There is something to be said about a band that purposefully misspells their name after the world’s most famous marsupial and then titles their first album Electric Hawaii. Kody Nielson (Mint Chicks) and his new band Opossom tinker with the idea of oddities and pleasantries existing together. Theirs is a sound much like the Today! era Beach Boys’ dissonance of upbeat surf music and inwardly melancholic ballads. Nielson writes and records most of the songs himself and draws heavily from a kaleidoscopic spice rack of 60s psych pop.
Ascending drum beats, organ and heavy synth propel Electric Hawaii through a breezy half hour of 10 songs. It does seem strange that an album grounded so firmly in electronica and psychedelia wouldn’t have a single song over four minutes long. “Girl” is a head bopper with the drum/tambourine percussion of a Peter Bjorn & John hybrid car commercial. Bic Runga lends her beautiful backing vocals to “Fly”, another track beamed in from ’67 with some progressive jazz drumming. “Blue Meanies” is clearly the single and Nielson sounds a lot like Real Estate’s Martin Courtney as the driving percussion cuts through his hazy vocals.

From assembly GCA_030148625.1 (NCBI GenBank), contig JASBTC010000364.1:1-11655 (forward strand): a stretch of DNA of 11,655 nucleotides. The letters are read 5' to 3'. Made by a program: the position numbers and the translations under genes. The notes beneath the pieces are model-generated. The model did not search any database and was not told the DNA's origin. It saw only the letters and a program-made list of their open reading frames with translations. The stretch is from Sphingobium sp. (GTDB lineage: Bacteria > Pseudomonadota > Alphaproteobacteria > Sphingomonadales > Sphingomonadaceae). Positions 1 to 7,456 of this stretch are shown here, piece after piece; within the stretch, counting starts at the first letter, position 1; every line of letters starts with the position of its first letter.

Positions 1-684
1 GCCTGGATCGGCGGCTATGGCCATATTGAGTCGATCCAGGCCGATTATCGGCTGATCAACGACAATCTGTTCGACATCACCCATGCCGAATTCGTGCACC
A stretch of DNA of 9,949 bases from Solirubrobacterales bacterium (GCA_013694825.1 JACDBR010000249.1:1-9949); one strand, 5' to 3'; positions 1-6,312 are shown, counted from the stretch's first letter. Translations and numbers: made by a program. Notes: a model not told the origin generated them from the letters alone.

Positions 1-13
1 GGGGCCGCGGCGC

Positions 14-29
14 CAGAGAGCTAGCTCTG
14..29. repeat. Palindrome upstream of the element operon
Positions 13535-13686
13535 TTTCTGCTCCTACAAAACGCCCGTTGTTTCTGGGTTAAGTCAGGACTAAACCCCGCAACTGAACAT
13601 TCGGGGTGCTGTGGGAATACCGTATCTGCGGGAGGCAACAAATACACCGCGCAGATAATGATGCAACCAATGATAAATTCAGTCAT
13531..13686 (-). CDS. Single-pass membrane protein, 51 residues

The album’s title track is one-and-a-half minutes of stuttered keyboard with no vocals that serves essentially as an interlude to the last two songs. “Outer Space” is a synth-muddled space hymnal with barely discernible lyrics. Once again, there is still some fine production here but the track feels more like filler than anything else. “Inhaler Song” is the finale and builds quite nicely with the help of more subdued vocals and a piano. After the two minute mark the song inexplicably breaks into an ear crushing static fuzz before settling back into Nielson’s washed out voice.
To give credit, Opossom have crafted a very ambitious record layered with a precision not often seen on a band’s debut. However, by the sixth track “Why Why”, listeners may indeed be questioning just what Electric Hawaii’s intentions are. The problem is not the production or arrangement or instrumentation, but more a matter of substance over style. Opossom lack both the drug-addled angst of early Dandy Warhols or Brian Jonestown Massacre and the truly brain-altering psych of a seven minute Tame Impala song.
While Electric Hawaii shouldn’t be casually written off as mediocre neo-psychedelia, Opossom need to free themselves from the anchor of commercial pop in order to create truly introspective music. This is not to say every song by every band needs to have some sort of deep existential meaning, but when the line is blurred it comes off stilted. Nielson is fully capable of crafting highly listenable tunes for that daily commute or a day on the beach. Whether or not he wants to really get inside people’s heads for longer than that is a question that will have to be left for his next record.
Words: Brian Noonan